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In , Felix Baumgartner did a freefall jump from a height of m, smashing through eight world records and the sound barrier all in. Red Bull's Stratos 'Space Jump' Wowed the World -- While Selling a Lot Red Bull North America, said the event, called Stratos, was a natural. Running m doesn't sound like much of a challenge, does it? But what if Here's what happened at a record-breaking Red Bull in Switzerland. Find out .
An aluminum honeycomb at the bottom of the capsule protects the sphere during landing. Additional, one-time-use crush pads of cell-paper honeycomb can withstand up to 8Gs on impact.Heaven Sent: Skydiver Luke Aikins jumps 25000 feet without parachute
A lifetime of dry cleaning, all in one bag Red Bull describes its Stratos balloon as a forty-acre dry cleaning bag. Made out of strips of plastic film which are only. Polyester-fiber tape is used to reinforce the material. At launch the helium-filled balloon is 55 stories high, and very thin.
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As it ascends, the balloon expands, eventually holding a staggering 30, cubic feet of helium as it becomes nearly round — feet high and feet wide. Two trucks of helium are needed to inflate the balloon, a process taking nearly an hour. The balloon is remotely emptied, returned to earth, and hopefully recovered after a jump. A main and reserve chute are of course essential equipment for Baumgartner.
They are only designed to be deployed up to about mph kphso Baumgartner needs to slow down, by entering the thicker atmosphere closer to earth after about five minutes of free fall, before safely pulling his rip cord. There is a fail-safe which could have deployed the main chute if he had been moving at more than feet 35 meters per second at 2, feet meters or less altitude.
Fifteen more minutes of floating down on his parachute got Baumgartner safely on the ground.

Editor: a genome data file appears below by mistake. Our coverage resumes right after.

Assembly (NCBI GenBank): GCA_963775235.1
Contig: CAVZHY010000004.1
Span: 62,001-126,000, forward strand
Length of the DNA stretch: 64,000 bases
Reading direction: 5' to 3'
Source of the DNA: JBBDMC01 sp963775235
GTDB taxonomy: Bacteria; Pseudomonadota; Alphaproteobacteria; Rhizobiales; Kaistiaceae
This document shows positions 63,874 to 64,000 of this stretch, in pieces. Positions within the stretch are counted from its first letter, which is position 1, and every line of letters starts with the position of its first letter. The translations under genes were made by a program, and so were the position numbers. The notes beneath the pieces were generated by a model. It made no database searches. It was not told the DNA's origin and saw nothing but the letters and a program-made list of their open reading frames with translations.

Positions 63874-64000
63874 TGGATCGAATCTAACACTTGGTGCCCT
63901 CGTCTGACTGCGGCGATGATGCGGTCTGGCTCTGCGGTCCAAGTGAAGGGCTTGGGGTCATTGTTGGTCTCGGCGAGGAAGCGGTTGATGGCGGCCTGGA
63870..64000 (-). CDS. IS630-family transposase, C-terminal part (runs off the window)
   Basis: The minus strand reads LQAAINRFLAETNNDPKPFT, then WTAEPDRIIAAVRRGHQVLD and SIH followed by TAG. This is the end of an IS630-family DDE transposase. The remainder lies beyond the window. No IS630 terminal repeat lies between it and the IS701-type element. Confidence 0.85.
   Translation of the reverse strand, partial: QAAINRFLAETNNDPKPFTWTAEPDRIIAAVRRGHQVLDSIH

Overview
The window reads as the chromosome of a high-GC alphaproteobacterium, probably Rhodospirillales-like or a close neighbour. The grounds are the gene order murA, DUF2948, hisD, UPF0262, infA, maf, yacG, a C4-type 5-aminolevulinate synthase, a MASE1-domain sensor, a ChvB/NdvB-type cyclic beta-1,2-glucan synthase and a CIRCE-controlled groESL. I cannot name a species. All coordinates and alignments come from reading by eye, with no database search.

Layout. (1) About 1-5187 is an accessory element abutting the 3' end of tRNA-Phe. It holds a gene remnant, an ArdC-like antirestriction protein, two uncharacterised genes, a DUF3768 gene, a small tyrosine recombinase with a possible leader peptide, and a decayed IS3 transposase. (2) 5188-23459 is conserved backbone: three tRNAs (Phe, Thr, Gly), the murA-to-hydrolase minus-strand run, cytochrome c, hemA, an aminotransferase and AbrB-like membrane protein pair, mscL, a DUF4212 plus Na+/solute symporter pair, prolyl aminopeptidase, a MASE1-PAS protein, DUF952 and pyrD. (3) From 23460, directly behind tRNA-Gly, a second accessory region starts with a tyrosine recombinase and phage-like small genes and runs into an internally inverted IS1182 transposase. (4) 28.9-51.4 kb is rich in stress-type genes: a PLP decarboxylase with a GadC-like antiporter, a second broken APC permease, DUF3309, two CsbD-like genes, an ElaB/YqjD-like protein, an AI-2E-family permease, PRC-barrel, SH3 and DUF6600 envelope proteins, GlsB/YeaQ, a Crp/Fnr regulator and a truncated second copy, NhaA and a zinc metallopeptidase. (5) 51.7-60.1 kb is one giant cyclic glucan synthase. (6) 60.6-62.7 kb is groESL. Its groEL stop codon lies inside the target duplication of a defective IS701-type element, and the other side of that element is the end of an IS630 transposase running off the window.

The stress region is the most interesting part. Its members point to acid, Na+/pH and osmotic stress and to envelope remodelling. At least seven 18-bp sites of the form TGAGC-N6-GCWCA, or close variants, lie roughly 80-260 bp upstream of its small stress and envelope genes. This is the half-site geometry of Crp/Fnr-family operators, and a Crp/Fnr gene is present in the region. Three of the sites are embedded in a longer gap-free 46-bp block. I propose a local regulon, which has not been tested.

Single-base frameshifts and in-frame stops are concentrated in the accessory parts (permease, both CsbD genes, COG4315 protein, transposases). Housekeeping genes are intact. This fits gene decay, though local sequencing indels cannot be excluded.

- Red Bull Stratos
- 2012: Highest Freefall Parachute Jump
- Felix Baumgartner
Baumgartner has almost certainly also set a world record for speed, as well as height. During the jump his team measured his top speed at nearly mph, well above the speed of sound and the previous record. Its high-profile stunts, sports-team ownerships and Red Bull Records label have made the brand a household name and serve as a powerful form of marketing. This daring Red Bull-sponsored leap by Felix Baumgartner drew 52 million web views as the most-watched live stream.
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Red Bull And as the brand's latest -- and greatest -- stunt proves, Red Bull's signature brand of marketing does plenty to pump up sales. Dubbed "the mission to the edge of space," it featured Felix Baumgartner making a freefall jump from 24 miles above the earth last October.
The jump broke five records, according to officials at Guinness World Records, and Mr. Baumgartner became the first human to break the sound barrier without engine power. Social media in recent years is a natural evolution of our strategy and has amplified our engagement. Felix plunged back towards earth at a speed of nearly miles per hour.
He said later the most difficult part was the extreme cold he encountered. We're going to have to do some work on that aspect," he said. The Austrian added that he also needs to work on getting accustomed to the extraordinary dimensions of space. Even though it was only a test jump for his forthcoming leap from an altitude of nearly 23 miles, Baumgartner still managed to make it into the record books. He became only the third person to leap from that altitude and survive.
The only people to successfully jump from greater heights were Russia's Eugene Andreev and American Joseph Kittinger, both of whom accomplished their feats in the s. Kittinger, a living legend now 83 years old, is serving as a mentor for the Red Bull Stratos project and was heading Baumgartner's test flight from Mission Control in Roswell. Kittinger is on the team of nearly top experts recruited from the fields of science, medicine and aerospace for the mission. The test demonstrated that not only did the capsule system function exactly as planned, but the giant stratospheric balloon did as well, as balloon launch director Ed Coca confirmed.
The delicate giant, which was inflated with helium in the early morning hours, was remotely deflated after Baumgartner's descent, exactly as planned.